“For the last nine years Skid Row has been under police occupation, right. This is the most policed community in the nation. And the only things that it has been leading to is civil and human rights violations.” – General Dogon, Skid Row Activist
A “broken windows” approach to policing, the Safer Cities Initiative was introduced by former Los Angeles Police Chief and now New York Police Chief, William Bratton. The initiative was championed by the Central City Association (CCA), a powerful business lobby group that is the invisible seat of power which runs the City of Los Angeles. CCA represents local businesses, organizations, and large corporations, such as: Walt Disney Company, UCLA, Chevron, Walmart, Verizon, Paramount Pictures, JP Morgan Chase & Co., Wells Fargo, and Bank of America. While monied interests stand firmly behind the initiative, critics have serious concerns about the impact the initiative has on those less privileged.
Heather Timmons from Quartz reports:
“Violent crime and robberies dropped significantly in Skid Row after the initiative was introduced. But critics say the initiative has been devastating for people living on the streets, because it stresses criminalization for minor law infractions over social services, essentially making it a crime to be homeless. And the area’s homeless population has surged in recent years, thanks to a weak economy.
A 2010 survey of homeless and poor people in the Skid Row area found that over half had been arrested in the past year because of the initiative, resulting in loss of housing, social services, and jobs. Nearly half said they had been physically or verbally abused by police while receiving citations for non-violent behavior like jaywalking, drinking in public, and sleeping on the sidewalk.”
On Sunday night, the reality of the draconian Safer Cities Initiative was on full display for the two dozen LA residents that braved the rain to march to the Skid Row police station after people left Pershing Square. The small, determined group took the sidewalks to the station fearing that their actions would cause police to backlash against the community with the likes of water hoses, citations and arrests — tactics police had used against Skid Row residents in the past.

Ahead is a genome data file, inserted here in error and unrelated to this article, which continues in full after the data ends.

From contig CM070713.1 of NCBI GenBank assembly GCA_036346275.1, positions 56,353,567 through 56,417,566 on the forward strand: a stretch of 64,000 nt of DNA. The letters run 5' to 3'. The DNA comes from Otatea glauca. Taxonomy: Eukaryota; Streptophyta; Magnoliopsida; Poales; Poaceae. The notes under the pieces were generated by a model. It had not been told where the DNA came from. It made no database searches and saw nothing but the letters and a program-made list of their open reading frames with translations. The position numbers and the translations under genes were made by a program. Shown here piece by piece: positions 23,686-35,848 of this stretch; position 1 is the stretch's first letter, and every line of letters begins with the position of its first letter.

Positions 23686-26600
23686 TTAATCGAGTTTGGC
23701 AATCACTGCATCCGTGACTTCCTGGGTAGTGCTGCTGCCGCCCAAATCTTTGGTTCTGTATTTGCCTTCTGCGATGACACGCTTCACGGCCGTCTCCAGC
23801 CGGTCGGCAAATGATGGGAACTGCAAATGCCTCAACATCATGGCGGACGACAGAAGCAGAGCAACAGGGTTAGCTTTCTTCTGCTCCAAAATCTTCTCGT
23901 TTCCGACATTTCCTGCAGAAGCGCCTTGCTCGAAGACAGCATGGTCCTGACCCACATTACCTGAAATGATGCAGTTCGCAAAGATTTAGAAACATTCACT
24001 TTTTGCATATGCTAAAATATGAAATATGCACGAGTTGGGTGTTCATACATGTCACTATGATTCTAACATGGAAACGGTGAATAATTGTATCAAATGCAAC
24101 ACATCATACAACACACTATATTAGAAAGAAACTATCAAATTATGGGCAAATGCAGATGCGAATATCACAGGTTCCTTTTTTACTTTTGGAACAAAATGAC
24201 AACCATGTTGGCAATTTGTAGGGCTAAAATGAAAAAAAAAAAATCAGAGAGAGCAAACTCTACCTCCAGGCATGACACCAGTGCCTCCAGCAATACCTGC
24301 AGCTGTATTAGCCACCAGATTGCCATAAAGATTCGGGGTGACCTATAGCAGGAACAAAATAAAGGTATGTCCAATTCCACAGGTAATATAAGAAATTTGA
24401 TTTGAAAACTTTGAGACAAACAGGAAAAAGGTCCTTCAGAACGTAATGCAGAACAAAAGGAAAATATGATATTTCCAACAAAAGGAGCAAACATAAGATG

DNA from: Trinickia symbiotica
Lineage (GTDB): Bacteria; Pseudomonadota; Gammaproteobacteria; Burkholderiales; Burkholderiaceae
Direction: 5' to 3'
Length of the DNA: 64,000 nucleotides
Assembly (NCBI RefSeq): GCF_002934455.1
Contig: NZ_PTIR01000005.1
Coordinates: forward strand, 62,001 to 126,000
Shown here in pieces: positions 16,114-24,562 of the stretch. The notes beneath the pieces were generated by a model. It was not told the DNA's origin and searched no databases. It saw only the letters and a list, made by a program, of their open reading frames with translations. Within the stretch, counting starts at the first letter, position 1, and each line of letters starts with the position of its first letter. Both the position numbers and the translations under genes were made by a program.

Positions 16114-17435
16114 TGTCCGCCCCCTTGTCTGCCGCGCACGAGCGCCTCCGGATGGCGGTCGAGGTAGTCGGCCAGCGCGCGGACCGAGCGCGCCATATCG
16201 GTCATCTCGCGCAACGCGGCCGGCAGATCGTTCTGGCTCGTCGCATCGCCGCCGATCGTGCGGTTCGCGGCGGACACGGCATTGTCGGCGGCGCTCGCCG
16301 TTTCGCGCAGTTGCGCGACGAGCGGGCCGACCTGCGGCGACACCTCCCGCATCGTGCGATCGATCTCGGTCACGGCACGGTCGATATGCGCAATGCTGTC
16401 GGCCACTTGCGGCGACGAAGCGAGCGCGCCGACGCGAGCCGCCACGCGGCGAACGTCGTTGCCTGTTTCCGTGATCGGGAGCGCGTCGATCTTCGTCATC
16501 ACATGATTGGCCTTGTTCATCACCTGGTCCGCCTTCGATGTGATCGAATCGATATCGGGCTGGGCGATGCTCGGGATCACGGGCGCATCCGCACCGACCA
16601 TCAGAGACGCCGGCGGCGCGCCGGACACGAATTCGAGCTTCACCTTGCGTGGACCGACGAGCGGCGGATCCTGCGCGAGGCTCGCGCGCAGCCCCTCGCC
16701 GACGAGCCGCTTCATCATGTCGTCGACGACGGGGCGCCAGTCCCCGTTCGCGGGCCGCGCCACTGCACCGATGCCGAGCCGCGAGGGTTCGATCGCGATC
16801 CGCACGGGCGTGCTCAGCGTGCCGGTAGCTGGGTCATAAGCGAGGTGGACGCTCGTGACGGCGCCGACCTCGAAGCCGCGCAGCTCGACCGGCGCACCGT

As the group entered Skid Row, the landscape of the ever gentrifying downtown swiftly changed. Coffee shops, hipster hangouts and pristine urban sprawl transformed into streets speckled with tarps, tents and litter. Litter so high that it acted as barricades, causing intersections to impassibly flood. As people visibly suffered everywhere you looked on this cold, wet night, one to two police cruisers sat running idle on every single block. Watching. Police Officers wasted gas and sipped hot coffee as they waited for the next ticket, arrests or incident to report. Not one officer was seen leaving the safety of their warm patrol car to serve and protect this community. A community forced to mourn in the freezing, cold rain.
Community members will be meeting on Tuesday, March 3rd at the Union Rescue Mission on San Pedro between 5th and 6th at
8:30 am to march to the police commission meeting at LAPD Headquarters.
UPDATE: Community members and LA CAN are inviting people to begin gathering at 7 am and asking that folks be ready to march by 8am. To stay updated, check out this Facebook invite.
Donations to Africa’s Memorial and Burial Fund can be made here.
This article will be updated as we process our video and photos and/if more information becomes available.